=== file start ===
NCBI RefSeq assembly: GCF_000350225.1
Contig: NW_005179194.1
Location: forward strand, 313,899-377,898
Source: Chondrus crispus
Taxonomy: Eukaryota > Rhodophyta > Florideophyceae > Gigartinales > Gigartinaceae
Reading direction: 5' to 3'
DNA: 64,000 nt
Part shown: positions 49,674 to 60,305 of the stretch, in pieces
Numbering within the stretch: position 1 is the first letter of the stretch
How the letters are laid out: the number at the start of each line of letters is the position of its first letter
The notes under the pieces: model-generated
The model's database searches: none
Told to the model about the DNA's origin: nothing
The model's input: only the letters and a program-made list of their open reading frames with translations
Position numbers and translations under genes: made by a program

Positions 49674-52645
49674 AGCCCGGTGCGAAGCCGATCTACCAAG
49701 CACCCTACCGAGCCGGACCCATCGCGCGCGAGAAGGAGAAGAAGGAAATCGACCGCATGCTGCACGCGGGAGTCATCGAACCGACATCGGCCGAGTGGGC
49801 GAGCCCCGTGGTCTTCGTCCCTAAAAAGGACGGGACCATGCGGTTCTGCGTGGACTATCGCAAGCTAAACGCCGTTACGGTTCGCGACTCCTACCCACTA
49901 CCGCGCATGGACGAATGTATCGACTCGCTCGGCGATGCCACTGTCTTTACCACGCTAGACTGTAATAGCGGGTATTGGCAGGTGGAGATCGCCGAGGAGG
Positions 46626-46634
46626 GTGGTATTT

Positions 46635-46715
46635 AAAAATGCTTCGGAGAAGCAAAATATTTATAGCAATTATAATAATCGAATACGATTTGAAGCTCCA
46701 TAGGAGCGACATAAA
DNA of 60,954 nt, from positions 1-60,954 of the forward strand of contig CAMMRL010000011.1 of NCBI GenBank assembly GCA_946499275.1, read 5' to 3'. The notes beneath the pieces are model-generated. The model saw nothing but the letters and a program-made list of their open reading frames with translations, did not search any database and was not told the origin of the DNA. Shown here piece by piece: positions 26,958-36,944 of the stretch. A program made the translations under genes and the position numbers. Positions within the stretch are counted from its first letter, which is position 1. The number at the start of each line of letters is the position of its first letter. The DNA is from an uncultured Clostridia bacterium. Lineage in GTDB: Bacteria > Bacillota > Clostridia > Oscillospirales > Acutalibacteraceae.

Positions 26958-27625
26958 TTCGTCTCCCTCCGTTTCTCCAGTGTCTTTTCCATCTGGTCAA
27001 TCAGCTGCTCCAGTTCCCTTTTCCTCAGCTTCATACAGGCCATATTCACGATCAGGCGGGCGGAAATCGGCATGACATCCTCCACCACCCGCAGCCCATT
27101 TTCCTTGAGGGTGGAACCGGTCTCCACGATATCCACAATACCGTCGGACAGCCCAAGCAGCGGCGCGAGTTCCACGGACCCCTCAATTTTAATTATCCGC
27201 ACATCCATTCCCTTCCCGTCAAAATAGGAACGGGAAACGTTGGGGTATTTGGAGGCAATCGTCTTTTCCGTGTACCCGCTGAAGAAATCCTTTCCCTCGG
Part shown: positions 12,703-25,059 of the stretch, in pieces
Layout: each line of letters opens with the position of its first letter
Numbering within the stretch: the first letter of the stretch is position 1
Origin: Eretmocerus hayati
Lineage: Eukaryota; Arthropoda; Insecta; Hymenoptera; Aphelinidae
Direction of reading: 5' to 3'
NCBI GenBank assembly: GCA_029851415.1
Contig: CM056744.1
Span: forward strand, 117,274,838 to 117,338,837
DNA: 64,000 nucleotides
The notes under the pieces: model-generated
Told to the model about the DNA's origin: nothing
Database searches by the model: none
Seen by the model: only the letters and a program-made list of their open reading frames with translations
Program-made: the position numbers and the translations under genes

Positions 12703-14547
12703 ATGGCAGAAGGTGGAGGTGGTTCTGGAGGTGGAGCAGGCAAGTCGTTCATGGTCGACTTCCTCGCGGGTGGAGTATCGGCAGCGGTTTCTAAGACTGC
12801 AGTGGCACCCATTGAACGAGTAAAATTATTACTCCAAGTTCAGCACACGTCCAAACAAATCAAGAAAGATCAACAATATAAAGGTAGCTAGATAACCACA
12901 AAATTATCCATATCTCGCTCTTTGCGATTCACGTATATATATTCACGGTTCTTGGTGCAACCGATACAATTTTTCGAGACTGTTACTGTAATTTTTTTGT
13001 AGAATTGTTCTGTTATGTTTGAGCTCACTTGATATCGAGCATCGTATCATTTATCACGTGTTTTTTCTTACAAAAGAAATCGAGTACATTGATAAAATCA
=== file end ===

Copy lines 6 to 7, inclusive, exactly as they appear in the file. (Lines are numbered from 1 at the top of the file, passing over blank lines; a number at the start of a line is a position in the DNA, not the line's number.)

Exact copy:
Reading direction: 5' to 3'
DNA: 64,000 nt